What it was: A Soviet super-heavy orbital launcher with three stages, designed to take a manned spacecraft and lander to the Moon and back. It was a behemoth, comparable to only a few other rockets like the Saturn V, and the twice-flown Russian Energia. It was designed to lift to low Earth orbit more than four times the payload of the largest currently operational rocket, the Delta IV-H. It was never discussed by the USSR during its lifetime, though it was known to the West through espionage—particularly spy satellite photos of the Russian launch facilities at Baikonur. Official recognition of its existence didn’t come until 1989.
Details: If you are going to the Moon, you need a capable spacecraft. The more capable your spacecraft, though, the heavier it will be: getting it to the Moon and back is a problem. In theory you could spread the weight over multiple launches and assemble your craft in orbit, but space docking was in its infancy in the 1960s and the fewer the maneuvers, the better.
Both the Americans and Russians independently came to the conclusion that the best way to pull off the trick was by Lunar Orbit Rendezvous: send a craft out in one piece, then leave the lunar lander portion behind and return in the other half. This reduces the weight that has to be lifted back off of the Moon and also reduces the weight returning to Earth, and so they could radically reduce the amount of fuel needed to get the whole works off the ground during the initial launch. With this in mind, the magic number for a rocket needed to pull this off could be calculated: it had to be able to lift about 100,000 kilograms to low earth orbit.
This was a problem, as the rockets developed in the late 1950s and early 1960s were far less powerful than that. The Russian launchers based on the R-7 topped out at about 6500 kilograms, while even the most capable American rocket in 1965, the Air Force’s Titan IIIC, could loft only 13,100.
Faced with this the US began work on a much bigger rocket as far back as 1959, which would eventually lead to the successful Saturn V that took Apollo spacecraft to the Moon. Russia’s answer to this was the N1, which they began in earnest in 1964.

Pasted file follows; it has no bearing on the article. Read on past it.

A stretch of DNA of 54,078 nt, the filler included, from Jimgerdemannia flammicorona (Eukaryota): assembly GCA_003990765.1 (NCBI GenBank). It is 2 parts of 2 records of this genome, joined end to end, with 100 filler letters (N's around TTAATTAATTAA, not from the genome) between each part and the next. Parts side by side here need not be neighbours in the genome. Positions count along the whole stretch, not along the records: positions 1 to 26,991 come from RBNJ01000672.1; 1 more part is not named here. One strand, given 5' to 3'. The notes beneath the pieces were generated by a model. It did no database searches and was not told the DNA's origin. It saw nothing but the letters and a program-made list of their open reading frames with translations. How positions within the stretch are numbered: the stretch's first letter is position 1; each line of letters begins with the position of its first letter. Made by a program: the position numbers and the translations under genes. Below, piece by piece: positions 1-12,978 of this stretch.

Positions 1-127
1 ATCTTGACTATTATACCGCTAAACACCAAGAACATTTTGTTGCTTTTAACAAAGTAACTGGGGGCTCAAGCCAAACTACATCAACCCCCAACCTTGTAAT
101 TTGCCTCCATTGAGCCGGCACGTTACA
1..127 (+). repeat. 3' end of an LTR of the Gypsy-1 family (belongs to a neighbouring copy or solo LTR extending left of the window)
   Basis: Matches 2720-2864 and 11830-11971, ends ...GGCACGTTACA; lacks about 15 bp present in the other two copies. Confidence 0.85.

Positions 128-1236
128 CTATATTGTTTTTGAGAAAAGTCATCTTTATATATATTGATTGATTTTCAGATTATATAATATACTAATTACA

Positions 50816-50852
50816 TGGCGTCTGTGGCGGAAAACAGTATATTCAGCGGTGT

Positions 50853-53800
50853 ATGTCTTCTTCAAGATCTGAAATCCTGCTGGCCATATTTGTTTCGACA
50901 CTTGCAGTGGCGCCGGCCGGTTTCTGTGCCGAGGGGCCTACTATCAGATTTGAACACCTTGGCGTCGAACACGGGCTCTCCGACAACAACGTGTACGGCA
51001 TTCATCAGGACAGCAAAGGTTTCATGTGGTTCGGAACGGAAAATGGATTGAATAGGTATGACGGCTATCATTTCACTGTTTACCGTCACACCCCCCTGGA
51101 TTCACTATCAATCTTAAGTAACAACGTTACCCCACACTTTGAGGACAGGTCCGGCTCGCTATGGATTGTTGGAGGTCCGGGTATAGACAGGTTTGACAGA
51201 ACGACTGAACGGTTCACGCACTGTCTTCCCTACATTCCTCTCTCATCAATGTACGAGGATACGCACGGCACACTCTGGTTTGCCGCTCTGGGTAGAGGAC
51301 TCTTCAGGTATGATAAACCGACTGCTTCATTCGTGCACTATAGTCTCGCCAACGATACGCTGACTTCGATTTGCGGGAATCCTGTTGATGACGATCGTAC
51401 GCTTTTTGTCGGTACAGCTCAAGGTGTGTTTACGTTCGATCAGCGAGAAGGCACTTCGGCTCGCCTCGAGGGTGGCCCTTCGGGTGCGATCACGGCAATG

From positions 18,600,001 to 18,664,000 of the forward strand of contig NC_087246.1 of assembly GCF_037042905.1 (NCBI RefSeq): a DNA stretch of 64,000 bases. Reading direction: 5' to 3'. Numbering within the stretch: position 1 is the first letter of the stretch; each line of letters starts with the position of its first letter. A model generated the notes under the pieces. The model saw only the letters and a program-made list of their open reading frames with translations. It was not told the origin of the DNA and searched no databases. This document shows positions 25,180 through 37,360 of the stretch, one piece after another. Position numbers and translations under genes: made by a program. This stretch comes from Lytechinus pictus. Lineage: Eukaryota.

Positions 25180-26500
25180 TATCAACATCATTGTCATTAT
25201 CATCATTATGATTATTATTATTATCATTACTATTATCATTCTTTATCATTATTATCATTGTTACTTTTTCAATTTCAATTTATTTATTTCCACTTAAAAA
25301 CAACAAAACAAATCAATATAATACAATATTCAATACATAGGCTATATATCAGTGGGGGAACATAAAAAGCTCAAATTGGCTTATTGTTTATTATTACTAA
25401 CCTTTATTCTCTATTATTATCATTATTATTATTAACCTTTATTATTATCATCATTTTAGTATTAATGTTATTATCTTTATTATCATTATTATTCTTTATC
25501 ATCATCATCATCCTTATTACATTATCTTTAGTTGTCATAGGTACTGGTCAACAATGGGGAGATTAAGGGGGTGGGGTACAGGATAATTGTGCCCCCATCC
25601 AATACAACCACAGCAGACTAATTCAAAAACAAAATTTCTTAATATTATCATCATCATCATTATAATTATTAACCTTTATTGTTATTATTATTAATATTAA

The most unusual thing about the N1 was its first stage, which was very wide at its base—the rocket more closely resembled a flying cone than the sharp spire of its contemporaries. In the Saturn V there were only five engines used to give the entire stack its initial boost, and accordingly they had to be monsters by previous standards (and even by today’s: the F-1’s, as they were called, are still the most powerful liquid-fuelled rocket engines ever built). The designers of the N1 didn’t think they could pull off an engine that big and so approached the problem from another angle. Their rocket was so broad in the beam because they used a smaller engine, the NK-33, but more of them: 24 of them in the initial design, to be precise, though as we will see even that needed to be changed.
The difficulty was that with so many engines, there was a much higher chance that one or more of them would fail on every launch, as opposed to the American launcher where at least there were only five of them to keep happy. To overcome this, the N1’s lowest stage was designed with more thrust than was necessary: 50,655 kilonewtons of force, as compared again with the Saturn V’s 38,703. Even if as many as four engines cut out, there would still be enough strength left to reach orbit. The only wrinkle with this approach was that if the failed engine was off-centre from the rocket’s main axis (as it almost certainly would be) the N1 would start listing toward that side and go off course. The engineered solution to this problem was to place the engines symmetrically. A system named KORD—the acronym for “Engine Operation Control”, in Russian— would detect an engine failure and then automatically cut off the mirror-image engine on the other side, thus restoring balance.
More cleverness was required when it became clear that the Russian spacecraft capable of going to the moon (the Soyuz 7K-LOK mated with the LK Lunar Lander) was going to ring in at 95,000 kilograms instead of what the N1 was originally designed to loft, 75,000. Rather than go back to the drawing board, the N1’s designers tried a variety of tricks to come up with the extra 20 tonnes. Its fuels were supercooled, each engine was revved up to 2% over its design specs and, most fatefully, the already extreme number of engines in the first stage was upped from 24 to 30.
The Russians first looked to fly the N1 in May 1968, but cracks were found in the first stage after the whole thing had been assembled on the launch pad. The only solution was to pull it back down and repair the cracks, and this took much longer than expected. 1969 rolled around before they were ready to go again.